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Mauriceville MUD breaks ground, adopts conservation policy

By Michael Cole

The Orange Leader

 

Since 1995, Mauriceville Municipal Utility District (M.U.D.) has been providing water to residents of the Mauriceville area

At present, the Mauriceville M.U.D. provides water service to over 3,400 households and sewer service to over 2,500 households. It has five groundwater production facilities, four main lift stations, and a constructed wetland wastewater treatment plant.

Michael Cole/The Orange Leader

Since Harvey damaged its office, Mauriceville M.U.D. has been working out of a makeshift office and still providing professional customer service.

That will soon change with the district having its official groundbreaking on its new office on Tuesday evening.

Brad Haeggquist, general manager of Mauriceville MUD said, “The construction process should take about four months. It is being built by Jack Built out of Orange.”

What is better he said, is that the new building will not be paid for by customers.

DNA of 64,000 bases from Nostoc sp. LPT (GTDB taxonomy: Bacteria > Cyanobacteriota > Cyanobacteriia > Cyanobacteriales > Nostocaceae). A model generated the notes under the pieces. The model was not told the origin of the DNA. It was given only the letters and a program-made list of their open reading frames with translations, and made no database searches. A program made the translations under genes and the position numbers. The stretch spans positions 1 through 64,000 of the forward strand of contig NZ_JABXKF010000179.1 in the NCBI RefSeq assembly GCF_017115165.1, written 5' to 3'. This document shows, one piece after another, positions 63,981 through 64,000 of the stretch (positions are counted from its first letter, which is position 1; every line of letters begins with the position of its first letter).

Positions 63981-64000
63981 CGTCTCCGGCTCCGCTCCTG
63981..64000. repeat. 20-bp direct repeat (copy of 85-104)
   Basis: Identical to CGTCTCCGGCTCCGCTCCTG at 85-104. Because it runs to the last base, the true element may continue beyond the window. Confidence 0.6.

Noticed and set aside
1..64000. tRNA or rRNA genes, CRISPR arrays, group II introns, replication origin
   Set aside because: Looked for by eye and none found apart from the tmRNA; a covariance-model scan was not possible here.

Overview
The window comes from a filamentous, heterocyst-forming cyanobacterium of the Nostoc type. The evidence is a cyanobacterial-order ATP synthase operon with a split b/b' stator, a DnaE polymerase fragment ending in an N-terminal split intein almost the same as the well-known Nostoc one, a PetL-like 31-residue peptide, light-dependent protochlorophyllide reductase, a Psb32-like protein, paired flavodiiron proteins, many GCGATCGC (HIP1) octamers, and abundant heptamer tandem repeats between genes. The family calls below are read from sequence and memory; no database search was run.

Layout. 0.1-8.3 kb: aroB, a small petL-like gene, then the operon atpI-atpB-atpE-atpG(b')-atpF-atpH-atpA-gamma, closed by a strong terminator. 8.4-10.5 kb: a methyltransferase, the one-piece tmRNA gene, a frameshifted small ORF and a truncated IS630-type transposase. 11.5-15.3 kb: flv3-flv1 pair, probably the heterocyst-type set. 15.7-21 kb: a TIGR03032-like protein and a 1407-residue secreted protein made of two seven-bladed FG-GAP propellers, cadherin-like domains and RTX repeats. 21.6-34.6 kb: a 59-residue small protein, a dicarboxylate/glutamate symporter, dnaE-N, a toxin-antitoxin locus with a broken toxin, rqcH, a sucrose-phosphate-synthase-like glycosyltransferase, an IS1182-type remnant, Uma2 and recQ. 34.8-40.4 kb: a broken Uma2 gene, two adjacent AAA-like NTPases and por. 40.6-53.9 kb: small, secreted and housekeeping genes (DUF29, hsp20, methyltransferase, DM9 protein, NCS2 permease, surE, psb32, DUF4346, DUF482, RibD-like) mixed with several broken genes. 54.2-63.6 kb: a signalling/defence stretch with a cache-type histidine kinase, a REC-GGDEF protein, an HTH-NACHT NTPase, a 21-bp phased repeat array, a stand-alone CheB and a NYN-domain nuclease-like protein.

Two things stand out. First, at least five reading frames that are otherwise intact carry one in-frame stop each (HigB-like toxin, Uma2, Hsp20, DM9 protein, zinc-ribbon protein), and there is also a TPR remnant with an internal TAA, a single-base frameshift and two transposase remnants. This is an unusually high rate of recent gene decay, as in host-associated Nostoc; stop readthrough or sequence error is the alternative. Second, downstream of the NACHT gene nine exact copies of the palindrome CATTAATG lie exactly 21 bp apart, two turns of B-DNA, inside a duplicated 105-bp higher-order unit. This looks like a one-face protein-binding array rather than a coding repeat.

“Most of it was paid for by our insurance, the other part, about 15-percent is being taken care of by FEMA,” Haeggquist said.

The new building will have a drive-thru that gives convenience to those paying bills, and updated facilities that are ADA compliant, including a handicap ramp and a handicap accessible public restroom.  The new building has the same square footage as the old building but is being utilized much more efficiently. The new building is also being raised to an elevation that did not flood during Harvey.

The hardest decision that evening to be made was the color to paint the building.

As one board member quipped, “You do not want five guys picking this.”

Michael Cole/The Orange Leader

The board decided to get input from the Haeqqquist, the architect, and the ladies in the office.

Also in the meeting, the board adopted its drought plan and conservation plan as required by the Texas Commission on Environmental Quality (TCEQ).

Haeggquist pointed out that currently, M.U.D. pushes 750,000 gallons a day. The conservation or drought plan would take effect if demand reached 1.5 million gallons a day for 30 days, 2 million in any single day. Or if they lose two of its five wells.

“The state requires us to have a plan in place,” Haeggquist said.

It should be posted online at its website once finalized.